The Temecula Valley Unified School District once again achieved the highest Academic Performance Index score in Riverside County for the 2012-2013 school year.
Results released Thursday by the California Department of Education—including the 2013 Riverside County Accountability Progress Report, which is comprised of the state Academic Performance Index, the federal Adequate Yearly Progress, and the federal Program Improvement—show, however, that Temecula Valley Unified followed a downward trend experienced across the county and state.
Temecula Valley Unified’s districtwide 2013 API was 866, a six-point drop from 2012.
API and AYP are based on statewide assessment results, which include the Standardized Testing and Reporting Program taken in spring 2013 and the California High School Exit Examination; scores range from 200 to 1,000, with a statewide performance target of 800.
The top five highest scoring districts in 2013 in the county, according to figures provided by the Riverside County Office of Education, were: Temecula Valley Unified (866), Menifee Union Elementary (851), Murrieta Valley Unified (851), Corona-Norco Unified (823), and Desert Sands Unified (809).
Additionally, one of the district’s comprehensive high schools achieved among the top five API scores in the county. The top five were: John F. Kennedy High-Corona-Norco Unified (890), Great Oak High-Temecula Valley Unified (860), California Military Institute-Perris Union High (851), Nuview Bridge Early College High-Nuview Union (848), and Vista Murrieta High-Murrieta Valley Unified (844).
Two of the district’s elementary schools also had among the top five highest scores countywide, which were: Alamos Elementary-Temecula Valley Unified (925), Rancho Elementary-Temecula Valley Unified (921), Temescal Valley Elementary-Corona-Norco Unified (920), Lake Mathews Elementary-Riverside Unified (916), John F. Kennedy Elementary-Riverside Unified (914), and Tuscany Hills Elementary-Lake Elsinore Unified (914).
And one of its middle schools was among the top five, which included: Riverside STEM Academy-Riverside Unified (972), Western Center Academy-Hemet Unified (948), Amelia Earhart Middle-Riverside Unified (896), Erle Stanley Gardner Middle-Temecula Valley Unified (893), and San Jacinto Leadership Academy-San Jacinto Unified (891).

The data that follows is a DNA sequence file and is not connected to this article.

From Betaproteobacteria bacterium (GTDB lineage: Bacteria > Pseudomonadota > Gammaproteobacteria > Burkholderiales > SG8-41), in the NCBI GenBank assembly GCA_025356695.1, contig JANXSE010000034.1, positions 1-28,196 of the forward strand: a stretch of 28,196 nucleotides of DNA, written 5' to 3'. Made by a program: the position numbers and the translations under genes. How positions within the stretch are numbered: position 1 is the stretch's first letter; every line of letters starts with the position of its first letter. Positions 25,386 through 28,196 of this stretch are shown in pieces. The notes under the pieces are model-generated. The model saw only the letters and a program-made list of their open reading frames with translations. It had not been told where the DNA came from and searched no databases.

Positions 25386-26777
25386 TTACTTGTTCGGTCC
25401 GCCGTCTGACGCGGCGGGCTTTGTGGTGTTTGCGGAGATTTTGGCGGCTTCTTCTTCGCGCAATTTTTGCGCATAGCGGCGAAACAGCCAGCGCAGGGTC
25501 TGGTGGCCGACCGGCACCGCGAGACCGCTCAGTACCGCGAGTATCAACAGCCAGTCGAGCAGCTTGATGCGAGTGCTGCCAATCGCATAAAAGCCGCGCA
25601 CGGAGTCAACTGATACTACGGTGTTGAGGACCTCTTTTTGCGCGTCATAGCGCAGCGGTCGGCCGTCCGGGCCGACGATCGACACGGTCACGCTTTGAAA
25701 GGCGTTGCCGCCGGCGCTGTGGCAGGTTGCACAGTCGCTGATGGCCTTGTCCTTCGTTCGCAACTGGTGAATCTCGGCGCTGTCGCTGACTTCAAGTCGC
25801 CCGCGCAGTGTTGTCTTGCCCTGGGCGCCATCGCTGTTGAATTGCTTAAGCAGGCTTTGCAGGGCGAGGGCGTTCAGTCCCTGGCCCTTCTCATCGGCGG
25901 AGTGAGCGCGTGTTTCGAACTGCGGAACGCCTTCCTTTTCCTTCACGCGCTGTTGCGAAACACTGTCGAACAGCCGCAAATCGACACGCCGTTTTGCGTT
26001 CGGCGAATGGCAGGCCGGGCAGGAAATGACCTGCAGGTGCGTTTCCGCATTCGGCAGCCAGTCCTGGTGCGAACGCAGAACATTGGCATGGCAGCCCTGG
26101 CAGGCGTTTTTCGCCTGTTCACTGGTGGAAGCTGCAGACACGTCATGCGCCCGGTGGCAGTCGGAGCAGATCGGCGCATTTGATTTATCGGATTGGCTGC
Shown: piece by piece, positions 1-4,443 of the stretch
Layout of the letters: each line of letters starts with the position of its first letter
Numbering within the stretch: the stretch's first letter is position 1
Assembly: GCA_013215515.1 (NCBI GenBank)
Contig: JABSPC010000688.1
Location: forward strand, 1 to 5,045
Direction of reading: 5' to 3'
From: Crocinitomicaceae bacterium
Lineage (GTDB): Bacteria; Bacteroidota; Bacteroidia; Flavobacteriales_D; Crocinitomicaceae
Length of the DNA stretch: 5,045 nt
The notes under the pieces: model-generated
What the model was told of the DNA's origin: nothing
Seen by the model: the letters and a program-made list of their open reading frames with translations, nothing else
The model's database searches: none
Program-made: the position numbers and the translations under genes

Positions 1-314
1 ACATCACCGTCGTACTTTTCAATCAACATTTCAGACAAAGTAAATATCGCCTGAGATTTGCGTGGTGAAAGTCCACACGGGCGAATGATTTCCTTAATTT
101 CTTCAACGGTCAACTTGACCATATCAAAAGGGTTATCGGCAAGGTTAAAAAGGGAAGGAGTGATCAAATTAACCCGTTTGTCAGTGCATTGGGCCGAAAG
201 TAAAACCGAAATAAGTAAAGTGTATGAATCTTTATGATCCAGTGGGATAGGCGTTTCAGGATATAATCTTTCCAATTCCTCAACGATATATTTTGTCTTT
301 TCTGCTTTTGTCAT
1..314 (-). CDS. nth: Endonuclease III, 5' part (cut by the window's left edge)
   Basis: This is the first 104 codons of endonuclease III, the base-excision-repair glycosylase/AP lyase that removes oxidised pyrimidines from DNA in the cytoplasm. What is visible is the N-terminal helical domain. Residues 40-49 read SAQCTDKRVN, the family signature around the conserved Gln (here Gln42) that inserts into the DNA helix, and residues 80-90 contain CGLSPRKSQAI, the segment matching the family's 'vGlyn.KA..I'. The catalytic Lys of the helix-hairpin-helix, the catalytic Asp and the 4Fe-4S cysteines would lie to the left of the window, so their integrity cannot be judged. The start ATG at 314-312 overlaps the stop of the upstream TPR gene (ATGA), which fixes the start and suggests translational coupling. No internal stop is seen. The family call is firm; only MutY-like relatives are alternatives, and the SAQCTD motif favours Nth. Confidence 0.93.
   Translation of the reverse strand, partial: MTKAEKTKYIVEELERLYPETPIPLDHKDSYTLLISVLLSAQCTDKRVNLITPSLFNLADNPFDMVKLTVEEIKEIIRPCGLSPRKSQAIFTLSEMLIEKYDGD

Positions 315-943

Although all Temecula Valley Unified Schools met their AYP growth targets, the same was not true among subgroups on some Temecula campuses. Those included Paloma and Temecula elementary schools, all middle schools except for Margarita, and the district’s three comprehensive high schools.
The 2013 average API score for all public schools within Riverside County was 777, an 8-point drop from 785 in 2012, as compared to a 7-point drop in the state of California.
For the 2012-2013 school year, the AYP proficient rate in English Language Arts for all public schools within Riverside County was 55.7 percent, according to RCOE.
This is a 1.9-percentage point drop over the prior year, as compared to a 1.5-percentage point decrease statewide.
From 2002 to 2013, the AYP proficiency rate in English-Language Arts for Riverside County has increased by 27.7 percentage points, RCOE pointed out.
State Superintendent of Schools Tom Torlakson called the federal AYP proficiency targets set under No Child Left Behind “unrealistic.”
"It is unfortunate that officials in Washington continue to enforce a program they have acknowledged is deeply flawed, and that paints too many high-achieving schools with the same broad brush," Torlakson said, in a news release issued Thursday.
"As an elected official, I'm obliged to comply with the law. But as a teacher, I'll continue to urge Congress and the Administration to get to work, change course, and replace No Child Left Behind with a workable law that fosters rather than hinders the progress California's schools are making,” Torlakson said.
Complete county, district and school level reports can be viewed on CDE’s website.